• 70% of Medicaid enrollees, around 36 million nationally ,are in managed care
    • 75% of all child CHIP enrollees are in comprehensive managed care plans
    • Some states enroll all Medicaid participants in managed care while other states do not contract with plans at all.
    MACPAC. “Report to the Congress on Medicaid and CHIP.” March 2011. http://www.macpac.gov/reports CMS. “Medicaid Managed Care Enrollment as of June 30, 2009.” June 2009. https://www.cms.gov/MedicaidDataSourcesGenInfo/downloads /09June30f.pdf
  • 7. Medicaid Populations MACPAC. “Report to the Congress on Medicaid and CHIP.” March 2011. http://www.macpac.gov/reports For more information about Chronic Homelessness policy solutions, find our policy brief at http://www.endhomelessness.org/content/general/detail/2685
  • 8. Chronically Homeless Adults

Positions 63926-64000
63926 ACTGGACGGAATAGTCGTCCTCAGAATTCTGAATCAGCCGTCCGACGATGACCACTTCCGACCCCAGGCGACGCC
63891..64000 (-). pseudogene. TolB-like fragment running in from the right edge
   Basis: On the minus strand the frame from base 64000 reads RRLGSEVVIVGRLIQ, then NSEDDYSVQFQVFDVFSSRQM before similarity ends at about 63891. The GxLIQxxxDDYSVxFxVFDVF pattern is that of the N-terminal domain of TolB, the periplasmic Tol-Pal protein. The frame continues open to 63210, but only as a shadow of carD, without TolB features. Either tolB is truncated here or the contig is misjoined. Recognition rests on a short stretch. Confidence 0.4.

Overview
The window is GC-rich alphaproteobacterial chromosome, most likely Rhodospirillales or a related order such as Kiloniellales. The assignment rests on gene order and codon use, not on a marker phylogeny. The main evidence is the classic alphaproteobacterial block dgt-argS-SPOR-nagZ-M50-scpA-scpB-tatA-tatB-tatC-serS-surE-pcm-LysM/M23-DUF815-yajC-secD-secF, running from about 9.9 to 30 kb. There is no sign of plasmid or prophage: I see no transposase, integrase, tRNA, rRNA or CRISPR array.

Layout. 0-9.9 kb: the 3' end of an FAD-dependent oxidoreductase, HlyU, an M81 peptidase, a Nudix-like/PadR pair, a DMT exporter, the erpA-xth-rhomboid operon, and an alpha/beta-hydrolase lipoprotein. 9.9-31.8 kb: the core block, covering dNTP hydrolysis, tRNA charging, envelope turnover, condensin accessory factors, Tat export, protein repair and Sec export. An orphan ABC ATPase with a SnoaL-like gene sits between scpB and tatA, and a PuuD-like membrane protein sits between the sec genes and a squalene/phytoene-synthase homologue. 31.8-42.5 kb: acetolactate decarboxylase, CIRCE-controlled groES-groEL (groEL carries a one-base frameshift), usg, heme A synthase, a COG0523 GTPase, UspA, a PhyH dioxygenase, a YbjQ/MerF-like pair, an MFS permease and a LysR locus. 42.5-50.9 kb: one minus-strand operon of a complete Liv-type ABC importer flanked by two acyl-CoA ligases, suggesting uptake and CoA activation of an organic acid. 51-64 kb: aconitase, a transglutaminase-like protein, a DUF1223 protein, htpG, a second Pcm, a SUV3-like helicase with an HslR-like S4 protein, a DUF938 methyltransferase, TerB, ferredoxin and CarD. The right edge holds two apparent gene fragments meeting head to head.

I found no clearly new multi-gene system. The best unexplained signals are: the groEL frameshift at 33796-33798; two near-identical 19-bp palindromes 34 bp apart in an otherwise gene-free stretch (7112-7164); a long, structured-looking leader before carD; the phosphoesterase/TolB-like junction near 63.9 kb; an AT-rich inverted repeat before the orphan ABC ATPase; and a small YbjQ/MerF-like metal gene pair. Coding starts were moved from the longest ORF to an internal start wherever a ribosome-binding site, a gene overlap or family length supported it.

• 110,000 chronically homeless adults in 2010
    • Frequent system users: hospitals, jails, mental health, prison
    • Serious mental illness, substance use, poor physical health, co-occurring conditions
    • Permanent supportive housing is effective
      • Housing stability
      • Health services utilization
  • 9. How Medicaid Helps
    • Medical
    • Screening, prevention
    • Mental health and rehabilitation
    • Long-term services & supports
  • 10. Talking the Affordable Care Act
    • 1. Essential Health Benefits – Coming in 2014
    • Medicaid for new group: adult citizens up to 133% of federal poverty level
    • Basic coverage subject to federal and state definitions, under development
    • Mental health coverage is required
    • Additional Medicaid coverage subject to implementation
  • 11. Talking the Affordable Care Act
    • 2. Delivery System Changes
    • More options for states to provide home and community-based services